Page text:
Christmas. Miracle.

Two years ago, I sat on my parent’s couch, next to a fire, looking out to the ocean. Right then, I knew it would be my last Christmas there. And as it happens when you come to accept something, there was no sadness just resolve.

Nine years ago, I took Ben home after we spent the evening watching the sun set over the Pacific. As he climbed the stairs to his front door and turned to wave, I knew it would be the last time I saw him. Later, his mother said I took him on his last date.

Today, I am curled up in bed listening to records and reading a crumpled copy of The Sun. Light pours in from the bay window and my cocoa’s turned tepid. In a few hours, I’ll board a plane to San Diego where I’ll dance with friends and drink glogg in 75 degree weather. Inevitably, I’ll get emotional when Nat King Cole croons “The Christmas Song” and text my parents something like, “Damn, I wish we were together.” But, I’ve learned that even when things aren’t “perfect” they are┬áin that moment.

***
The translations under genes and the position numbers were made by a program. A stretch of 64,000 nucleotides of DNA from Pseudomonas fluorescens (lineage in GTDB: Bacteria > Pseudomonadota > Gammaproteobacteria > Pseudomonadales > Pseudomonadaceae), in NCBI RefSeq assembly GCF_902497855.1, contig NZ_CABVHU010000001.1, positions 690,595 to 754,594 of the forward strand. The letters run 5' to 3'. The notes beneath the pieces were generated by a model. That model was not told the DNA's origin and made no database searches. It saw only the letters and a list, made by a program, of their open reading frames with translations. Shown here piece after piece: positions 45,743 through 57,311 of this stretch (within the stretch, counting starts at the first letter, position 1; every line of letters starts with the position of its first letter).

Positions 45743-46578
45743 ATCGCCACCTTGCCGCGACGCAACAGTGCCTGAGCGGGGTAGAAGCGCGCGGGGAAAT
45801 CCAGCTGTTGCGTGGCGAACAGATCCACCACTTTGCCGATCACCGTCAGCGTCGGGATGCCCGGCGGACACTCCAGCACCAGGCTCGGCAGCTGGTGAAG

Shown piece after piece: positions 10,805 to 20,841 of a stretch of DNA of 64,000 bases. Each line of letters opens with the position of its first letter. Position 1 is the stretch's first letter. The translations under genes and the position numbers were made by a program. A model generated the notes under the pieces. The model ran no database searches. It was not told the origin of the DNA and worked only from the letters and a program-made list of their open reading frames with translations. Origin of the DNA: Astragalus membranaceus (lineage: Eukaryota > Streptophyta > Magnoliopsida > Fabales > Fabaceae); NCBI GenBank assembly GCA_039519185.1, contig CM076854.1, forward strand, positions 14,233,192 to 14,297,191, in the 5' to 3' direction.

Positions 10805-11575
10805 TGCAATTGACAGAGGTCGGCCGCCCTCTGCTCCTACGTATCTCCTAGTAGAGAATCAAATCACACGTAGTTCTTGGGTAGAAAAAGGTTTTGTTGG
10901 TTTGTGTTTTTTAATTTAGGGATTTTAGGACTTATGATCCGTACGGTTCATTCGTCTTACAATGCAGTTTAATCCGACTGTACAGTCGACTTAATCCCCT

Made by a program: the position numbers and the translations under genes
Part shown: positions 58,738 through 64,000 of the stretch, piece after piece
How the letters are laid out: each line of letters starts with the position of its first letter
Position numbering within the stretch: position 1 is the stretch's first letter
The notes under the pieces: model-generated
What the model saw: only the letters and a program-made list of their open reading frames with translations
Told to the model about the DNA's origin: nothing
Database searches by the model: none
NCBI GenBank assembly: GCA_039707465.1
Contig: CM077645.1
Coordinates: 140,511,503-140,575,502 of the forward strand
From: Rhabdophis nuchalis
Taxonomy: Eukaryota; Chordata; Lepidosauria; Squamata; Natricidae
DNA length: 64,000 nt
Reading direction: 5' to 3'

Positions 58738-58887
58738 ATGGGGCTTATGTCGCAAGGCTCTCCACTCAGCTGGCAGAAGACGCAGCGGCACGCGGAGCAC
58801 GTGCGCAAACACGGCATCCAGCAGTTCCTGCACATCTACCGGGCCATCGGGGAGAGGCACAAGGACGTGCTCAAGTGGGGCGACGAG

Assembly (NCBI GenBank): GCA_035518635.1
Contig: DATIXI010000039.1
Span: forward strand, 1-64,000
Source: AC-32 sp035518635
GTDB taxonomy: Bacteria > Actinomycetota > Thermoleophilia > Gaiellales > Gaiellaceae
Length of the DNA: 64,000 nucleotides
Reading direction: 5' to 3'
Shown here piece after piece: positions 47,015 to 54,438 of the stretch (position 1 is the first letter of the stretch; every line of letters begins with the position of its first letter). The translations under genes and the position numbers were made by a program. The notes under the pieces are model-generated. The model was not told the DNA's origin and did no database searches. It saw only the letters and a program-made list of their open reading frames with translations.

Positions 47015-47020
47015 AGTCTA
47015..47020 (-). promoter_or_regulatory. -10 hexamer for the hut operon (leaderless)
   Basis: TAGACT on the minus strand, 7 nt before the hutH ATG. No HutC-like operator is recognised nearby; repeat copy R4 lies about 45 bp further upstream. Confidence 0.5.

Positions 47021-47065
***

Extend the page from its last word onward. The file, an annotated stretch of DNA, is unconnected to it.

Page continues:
Christmas used to be perfectly decorated trees and dozens of cookies and red and green presents. It used to be my brother and I running into the living room at 6am. It used to be baking Jesus a birthday cake in my Easy-Bake Oven. At 27, Christmas is telling my Dad to see the new Coen Brothers movie and sending my Mom a Charley Harper coloring book. It’s kisses in alleys and drives to the desert. It’s being present even if you’re zip codes apart. Christmas, after all, is just a moment. A perfect one.

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